Healthcare engagement outsourcing companies like Carenet Health and the health plans, health systems and other related organizations they partner with are continuing to work together to meet the needs of an industry in transition. And as healthcare consumerism and new care delivery and payment models change the playing field, healthcare contact center support models are changing, too.

Closer partnerships, better contracts in healthcare engagement

We’re already seeing healthcare call center contracts that are far more collaborative among all of the entities involved in successful engagement—the outsourcing business and the healthcare payer or provider. Internal and external teams are working more closely together, and technology is increasing in interoperability. Expectations are higher, but there is also greater alignment relating to consumer engagement performance, metrics and optimization. Agreed-upon performance guarantees are becoming the norm.

This level of cooperation has the ultimate goal of drastically improving consumer engagement, especially in the areas of medication adherence, chronic care management, and other HEDIS and CMS Stars program-related measures.

Low-risk engagement optimization and healthcare contact centers

The current acceleration toward greater alignment also means health and wellness organizations are working more closely with their outsourcing partners on testing, learning, challenging and refining engagement efforts. Small, low-risk tests are being used to quickly fine-tune approaches before full-scale or even pilot programs launch. This model will remain dependent on trusted engagement partnerships and solid contracts.

Emerging staffing models gaining strength in healthcare

Just like so many other industries in the U.S., the utilization of hybrid resource models and the gig economy are developing as options for flexible and scalable healthcare staffing, especially in the areas of patient engagement and healthcare contact center support. This isn’t surprising when you consider the low unemployment rate, healthcare staffing shortages and the need to find a more efficient way to address fluctuating and escalating consumer and patient engagement needs. The industry is already experiencing more openness to mixing onshore and offshore teams for healthcare responsibilities in areas other than back-office functions.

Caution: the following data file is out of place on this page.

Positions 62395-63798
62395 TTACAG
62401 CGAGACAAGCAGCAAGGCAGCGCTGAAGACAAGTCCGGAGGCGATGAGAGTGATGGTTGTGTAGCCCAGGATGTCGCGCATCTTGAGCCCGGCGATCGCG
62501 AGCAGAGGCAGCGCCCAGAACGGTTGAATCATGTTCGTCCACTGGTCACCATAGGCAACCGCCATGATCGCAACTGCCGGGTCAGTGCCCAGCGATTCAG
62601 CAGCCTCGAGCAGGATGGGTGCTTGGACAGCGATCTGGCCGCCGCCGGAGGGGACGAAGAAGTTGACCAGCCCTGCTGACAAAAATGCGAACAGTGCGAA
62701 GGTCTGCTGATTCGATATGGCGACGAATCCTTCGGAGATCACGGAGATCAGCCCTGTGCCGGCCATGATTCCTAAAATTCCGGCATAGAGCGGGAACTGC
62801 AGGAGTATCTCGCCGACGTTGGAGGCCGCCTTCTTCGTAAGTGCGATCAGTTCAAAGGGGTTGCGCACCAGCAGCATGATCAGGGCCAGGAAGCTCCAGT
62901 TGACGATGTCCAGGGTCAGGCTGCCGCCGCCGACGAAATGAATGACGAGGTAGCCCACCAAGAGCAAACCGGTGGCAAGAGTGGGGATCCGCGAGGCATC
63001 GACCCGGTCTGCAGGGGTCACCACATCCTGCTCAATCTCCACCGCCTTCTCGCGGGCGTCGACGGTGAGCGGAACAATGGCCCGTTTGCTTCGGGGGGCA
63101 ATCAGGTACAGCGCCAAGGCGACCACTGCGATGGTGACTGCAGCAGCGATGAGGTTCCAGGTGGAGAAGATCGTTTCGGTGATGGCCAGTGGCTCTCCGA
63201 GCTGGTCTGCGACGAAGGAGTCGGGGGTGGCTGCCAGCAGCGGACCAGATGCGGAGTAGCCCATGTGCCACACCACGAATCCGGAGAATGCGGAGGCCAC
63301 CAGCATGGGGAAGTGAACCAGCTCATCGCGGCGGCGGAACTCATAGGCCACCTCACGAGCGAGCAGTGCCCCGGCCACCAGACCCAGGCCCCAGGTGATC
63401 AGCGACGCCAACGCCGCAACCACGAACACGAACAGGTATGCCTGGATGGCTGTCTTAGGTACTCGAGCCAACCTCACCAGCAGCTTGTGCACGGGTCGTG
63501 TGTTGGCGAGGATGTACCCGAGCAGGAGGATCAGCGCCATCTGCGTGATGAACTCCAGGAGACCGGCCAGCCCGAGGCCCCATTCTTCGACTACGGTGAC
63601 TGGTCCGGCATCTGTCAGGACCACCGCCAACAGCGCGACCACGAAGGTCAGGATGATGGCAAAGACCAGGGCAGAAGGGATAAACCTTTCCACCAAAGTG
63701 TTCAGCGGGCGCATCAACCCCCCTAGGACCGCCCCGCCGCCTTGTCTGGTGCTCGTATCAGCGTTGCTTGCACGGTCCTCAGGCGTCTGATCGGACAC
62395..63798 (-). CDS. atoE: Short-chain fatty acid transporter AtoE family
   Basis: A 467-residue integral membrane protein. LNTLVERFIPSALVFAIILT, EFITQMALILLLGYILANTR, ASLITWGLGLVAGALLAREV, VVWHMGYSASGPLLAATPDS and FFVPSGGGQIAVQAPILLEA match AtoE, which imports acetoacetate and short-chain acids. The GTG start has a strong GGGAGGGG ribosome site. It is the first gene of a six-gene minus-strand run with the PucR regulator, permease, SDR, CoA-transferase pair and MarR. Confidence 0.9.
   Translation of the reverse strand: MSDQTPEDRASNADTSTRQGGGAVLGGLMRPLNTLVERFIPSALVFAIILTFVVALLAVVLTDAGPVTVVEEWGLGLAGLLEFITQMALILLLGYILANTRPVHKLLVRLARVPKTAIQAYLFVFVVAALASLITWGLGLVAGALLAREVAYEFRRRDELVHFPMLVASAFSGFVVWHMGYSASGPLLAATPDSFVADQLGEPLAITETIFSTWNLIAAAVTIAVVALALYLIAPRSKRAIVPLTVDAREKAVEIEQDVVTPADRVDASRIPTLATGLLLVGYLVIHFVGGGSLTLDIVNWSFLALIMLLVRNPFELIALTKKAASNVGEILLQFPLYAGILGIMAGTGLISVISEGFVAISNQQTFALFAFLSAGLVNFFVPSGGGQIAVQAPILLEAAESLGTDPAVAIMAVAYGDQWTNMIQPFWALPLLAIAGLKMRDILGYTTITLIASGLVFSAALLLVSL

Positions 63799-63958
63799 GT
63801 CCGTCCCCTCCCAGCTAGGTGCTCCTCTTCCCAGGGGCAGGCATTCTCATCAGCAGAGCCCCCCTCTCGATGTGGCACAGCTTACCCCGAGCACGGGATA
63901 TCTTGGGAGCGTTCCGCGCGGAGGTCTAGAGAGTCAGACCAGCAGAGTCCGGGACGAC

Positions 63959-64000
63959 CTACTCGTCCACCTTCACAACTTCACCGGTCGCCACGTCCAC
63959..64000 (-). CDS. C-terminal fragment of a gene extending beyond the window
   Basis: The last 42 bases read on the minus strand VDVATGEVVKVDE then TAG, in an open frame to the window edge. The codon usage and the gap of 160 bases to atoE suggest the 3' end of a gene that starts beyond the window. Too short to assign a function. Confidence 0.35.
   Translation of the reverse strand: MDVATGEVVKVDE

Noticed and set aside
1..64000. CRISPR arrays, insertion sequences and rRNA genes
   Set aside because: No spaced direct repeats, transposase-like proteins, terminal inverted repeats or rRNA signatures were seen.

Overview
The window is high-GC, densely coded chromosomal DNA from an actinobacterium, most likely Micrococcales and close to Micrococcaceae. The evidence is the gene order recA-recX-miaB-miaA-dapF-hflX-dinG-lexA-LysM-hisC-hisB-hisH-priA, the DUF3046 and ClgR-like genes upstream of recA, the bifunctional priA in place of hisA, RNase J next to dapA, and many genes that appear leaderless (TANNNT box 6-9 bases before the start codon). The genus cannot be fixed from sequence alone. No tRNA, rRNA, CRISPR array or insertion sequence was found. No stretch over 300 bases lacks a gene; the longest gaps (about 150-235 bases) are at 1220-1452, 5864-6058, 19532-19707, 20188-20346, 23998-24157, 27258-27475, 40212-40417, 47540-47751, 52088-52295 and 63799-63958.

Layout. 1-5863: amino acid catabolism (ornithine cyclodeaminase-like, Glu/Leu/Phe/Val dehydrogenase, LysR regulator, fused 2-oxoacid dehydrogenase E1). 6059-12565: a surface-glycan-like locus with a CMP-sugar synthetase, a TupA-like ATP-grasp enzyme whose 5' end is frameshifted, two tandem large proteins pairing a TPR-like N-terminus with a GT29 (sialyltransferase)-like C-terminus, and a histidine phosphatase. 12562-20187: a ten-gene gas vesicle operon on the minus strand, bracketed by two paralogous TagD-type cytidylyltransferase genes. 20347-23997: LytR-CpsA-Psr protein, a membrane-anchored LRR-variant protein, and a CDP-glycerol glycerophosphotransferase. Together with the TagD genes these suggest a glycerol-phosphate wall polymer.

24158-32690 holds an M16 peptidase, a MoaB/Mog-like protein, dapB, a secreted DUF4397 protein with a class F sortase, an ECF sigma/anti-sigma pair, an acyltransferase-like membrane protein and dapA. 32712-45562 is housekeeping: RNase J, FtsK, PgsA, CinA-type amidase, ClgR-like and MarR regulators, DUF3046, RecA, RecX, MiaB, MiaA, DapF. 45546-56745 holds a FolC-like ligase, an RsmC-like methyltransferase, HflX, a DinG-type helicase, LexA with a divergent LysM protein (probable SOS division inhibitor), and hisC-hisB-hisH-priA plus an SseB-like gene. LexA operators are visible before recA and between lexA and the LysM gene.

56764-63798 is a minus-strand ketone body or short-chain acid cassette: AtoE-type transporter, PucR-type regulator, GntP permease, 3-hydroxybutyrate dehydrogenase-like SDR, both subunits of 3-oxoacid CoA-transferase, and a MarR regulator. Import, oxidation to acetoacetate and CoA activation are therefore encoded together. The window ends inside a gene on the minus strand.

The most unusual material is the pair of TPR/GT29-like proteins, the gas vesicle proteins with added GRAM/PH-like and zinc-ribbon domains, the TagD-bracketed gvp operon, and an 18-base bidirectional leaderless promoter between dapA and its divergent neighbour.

In addition, the so-called “alternative workforce,” which includes outsourced teams, freelancers, contractors and gig workers, is going to become a much larger deal in healthcare in the near future. Studies predict that the number of people working in that alternative category (in all industries) will reach more than 40 million next year. In healthcare engagement, alternative teams are already being used in areas such as consumer support, health coaching, contracted patient outreach and after-hours nurse triage and member services.

In particular, virtual care (also called telehealth or telemedicine) is a natural fit for a gig economy. Telehealth nurses, physicians, care coordinators and intake specialists stand to make a real difference in the field. Plus, the ability to choose from flexible schedules and improving work/life balance could be one way to help healthcare burnout. Meanwhile, patients benefit from interacting with quality clinical teams without geographic barriers.

The role of millennials in forcing these changes

The emergence of new staffing models in healthcare is also being driven by the increase in millennials in the workforce. They make up almost half of the nation’s gig economy right now. Consider that in healthcare, more than 40% of the current workforce right now is millennial—and that includes nurses and physicians. It won’t be long before millennials who want alternative workforce models influence healthcare in a bigger way.

More information available

For more information on topics that discuss the future of healthcare engagement, download our 2020 Healthcare Consumer Engagement Forecast.